“It started Tuesday,” said Elizabeth Perez, the co-owner and marketing director for the Pavilion Grille in Boca Raton, Fla. “They were canceling Thursday night with a dinner for 47 people, and that was the first one.” Then an Ultimate Chefs’ dinner for 120 scheduled for March 22 was postponed. A bar mitzvah for 150 on May 30 canceled. “That’s at least $10,000,” Ms. Perez said. She normally employs 20 people at an event to serve food and bus tables. Since they are hourly workers, if there is no event, there is no pay.

It isn’t just the outbreak itself that is causing damage. The turmoil it has caused in the financial markets is also starting to spill over into the real economy.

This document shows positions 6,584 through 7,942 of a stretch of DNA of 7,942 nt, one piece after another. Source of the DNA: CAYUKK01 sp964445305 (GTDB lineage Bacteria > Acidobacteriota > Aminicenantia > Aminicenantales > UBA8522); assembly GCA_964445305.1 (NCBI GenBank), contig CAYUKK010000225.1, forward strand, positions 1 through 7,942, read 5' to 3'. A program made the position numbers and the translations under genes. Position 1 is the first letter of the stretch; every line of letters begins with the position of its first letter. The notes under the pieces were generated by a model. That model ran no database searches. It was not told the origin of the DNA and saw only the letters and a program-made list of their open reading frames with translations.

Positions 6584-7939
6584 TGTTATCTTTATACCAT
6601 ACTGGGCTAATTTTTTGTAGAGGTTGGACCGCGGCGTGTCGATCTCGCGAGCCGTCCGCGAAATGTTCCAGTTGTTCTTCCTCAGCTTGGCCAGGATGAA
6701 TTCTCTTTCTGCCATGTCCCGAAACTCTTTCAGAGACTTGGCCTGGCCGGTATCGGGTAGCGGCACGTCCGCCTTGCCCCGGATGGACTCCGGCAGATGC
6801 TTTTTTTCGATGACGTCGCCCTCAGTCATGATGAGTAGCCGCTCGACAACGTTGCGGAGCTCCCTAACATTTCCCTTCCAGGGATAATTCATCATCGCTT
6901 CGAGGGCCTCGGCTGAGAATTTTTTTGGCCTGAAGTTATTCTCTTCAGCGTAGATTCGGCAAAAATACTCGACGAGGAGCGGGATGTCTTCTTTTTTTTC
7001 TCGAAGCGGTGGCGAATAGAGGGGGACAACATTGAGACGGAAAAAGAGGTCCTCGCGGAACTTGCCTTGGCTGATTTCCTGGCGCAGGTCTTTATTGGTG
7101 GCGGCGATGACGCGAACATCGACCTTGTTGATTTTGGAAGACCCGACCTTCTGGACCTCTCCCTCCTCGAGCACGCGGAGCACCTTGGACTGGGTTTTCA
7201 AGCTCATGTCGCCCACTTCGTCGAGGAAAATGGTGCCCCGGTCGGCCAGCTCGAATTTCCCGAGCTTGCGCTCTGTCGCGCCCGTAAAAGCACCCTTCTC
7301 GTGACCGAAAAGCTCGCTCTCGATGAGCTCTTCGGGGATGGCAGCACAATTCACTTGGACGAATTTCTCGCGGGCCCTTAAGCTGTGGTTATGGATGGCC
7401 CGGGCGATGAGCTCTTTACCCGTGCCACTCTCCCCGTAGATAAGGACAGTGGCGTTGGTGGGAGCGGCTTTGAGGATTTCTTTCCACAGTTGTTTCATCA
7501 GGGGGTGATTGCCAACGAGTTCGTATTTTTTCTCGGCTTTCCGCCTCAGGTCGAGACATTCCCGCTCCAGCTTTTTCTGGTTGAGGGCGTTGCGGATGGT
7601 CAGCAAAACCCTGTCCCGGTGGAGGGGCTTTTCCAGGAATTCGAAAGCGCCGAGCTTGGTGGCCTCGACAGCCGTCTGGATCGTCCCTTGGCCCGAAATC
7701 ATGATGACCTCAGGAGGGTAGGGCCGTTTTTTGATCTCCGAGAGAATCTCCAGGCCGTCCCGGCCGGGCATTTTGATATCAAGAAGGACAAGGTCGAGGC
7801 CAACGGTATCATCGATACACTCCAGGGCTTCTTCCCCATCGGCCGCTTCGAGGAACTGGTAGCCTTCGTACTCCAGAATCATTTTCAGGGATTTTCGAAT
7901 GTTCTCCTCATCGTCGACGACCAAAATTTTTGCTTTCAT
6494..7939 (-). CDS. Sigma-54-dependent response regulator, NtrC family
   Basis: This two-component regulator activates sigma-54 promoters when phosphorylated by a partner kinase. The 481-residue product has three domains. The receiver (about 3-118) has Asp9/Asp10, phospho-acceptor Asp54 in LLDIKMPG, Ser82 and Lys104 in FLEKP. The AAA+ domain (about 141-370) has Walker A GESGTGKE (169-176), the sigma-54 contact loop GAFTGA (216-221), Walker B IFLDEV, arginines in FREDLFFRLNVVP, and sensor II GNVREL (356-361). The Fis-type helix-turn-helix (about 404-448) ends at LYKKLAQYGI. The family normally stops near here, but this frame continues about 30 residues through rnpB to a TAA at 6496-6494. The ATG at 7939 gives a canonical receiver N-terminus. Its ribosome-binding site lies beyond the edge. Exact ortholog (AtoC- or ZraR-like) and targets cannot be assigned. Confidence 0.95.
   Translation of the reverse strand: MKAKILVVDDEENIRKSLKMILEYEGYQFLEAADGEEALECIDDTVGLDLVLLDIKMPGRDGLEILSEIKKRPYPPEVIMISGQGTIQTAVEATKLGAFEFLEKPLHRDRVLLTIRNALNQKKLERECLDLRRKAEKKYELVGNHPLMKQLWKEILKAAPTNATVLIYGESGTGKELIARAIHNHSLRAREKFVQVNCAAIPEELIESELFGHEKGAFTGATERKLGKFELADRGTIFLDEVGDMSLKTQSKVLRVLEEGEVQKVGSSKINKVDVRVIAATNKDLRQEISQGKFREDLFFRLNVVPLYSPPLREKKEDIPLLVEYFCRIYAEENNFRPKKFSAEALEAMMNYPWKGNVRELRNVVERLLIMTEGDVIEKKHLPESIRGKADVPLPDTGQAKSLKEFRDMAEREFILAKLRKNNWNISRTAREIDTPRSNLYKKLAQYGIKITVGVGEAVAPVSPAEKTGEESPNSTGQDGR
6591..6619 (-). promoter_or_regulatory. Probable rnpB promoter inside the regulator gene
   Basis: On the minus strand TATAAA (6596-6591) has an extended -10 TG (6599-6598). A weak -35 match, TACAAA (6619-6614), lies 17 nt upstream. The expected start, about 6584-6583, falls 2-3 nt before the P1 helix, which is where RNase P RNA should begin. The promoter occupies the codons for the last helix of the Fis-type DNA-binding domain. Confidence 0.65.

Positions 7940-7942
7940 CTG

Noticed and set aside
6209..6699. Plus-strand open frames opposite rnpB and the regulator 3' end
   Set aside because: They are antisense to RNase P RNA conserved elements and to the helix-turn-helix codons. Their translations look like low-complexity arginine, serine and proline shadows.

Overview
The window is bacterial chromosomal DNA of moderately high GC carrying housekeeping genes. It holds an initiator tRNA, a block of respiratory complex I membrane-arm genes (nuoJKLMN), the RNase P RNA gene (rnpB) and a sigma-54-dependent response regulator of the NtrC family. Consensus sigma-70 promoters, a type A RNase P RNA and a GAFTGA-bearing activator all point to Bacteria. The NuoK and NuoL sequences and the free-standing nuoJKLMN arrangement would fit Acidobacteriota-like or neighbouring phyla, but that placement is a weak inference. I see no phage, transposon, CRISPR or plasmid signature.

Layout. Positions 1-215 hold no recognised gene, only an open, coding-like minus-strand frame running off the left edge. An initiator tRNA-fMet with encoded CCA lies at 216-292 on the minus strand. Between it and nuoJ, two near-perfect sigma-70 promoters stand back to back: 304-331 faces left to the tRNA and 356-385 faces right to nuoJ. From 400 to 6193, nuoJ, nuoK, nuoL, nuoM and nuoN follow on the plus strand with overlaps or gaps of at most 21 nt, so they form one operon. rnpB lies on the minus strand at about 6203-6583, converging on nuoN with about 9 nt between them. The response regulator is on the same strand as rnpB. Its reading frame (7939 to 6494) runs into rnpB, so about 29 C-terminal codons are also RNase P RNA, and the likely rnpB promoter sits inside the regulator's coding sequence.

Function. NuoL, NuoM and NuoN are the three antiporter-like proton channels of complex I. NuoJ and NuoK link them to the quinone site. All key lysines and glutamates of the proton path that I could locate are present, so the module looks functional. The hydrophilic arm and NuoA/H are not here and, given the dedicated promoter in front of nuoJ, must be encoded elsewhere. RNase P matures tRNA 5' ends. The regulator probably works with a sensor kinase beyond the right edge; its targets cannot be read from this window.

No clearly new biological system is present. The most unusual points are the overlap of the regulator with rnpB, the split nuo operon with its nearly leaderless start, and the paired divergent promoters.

Last weekend, Ms. Masching, a broker with Redfin in Silicon Valley, got three offers on a $1.2 million home she had listed in Mountain View. But by Monday, two people had rescinded their offers and the third tried to back out, citing stock market losses, after her client had accepted. At the same time, she said, prospective buyers are deciding to hold back offers on the belief that the carnage could eventually lead to lower home prices.

“Most of our clients are using stock for their down payment, and they don’t have the purchasing power they did even two weeks ago,” she said.

In much of the country, offices remain open, restaurants remain full and day-to-day life remains relatively normal, albeit with fewer handshakes and more hand washing. But in places where the virus is already widespread, the downturn is well underway.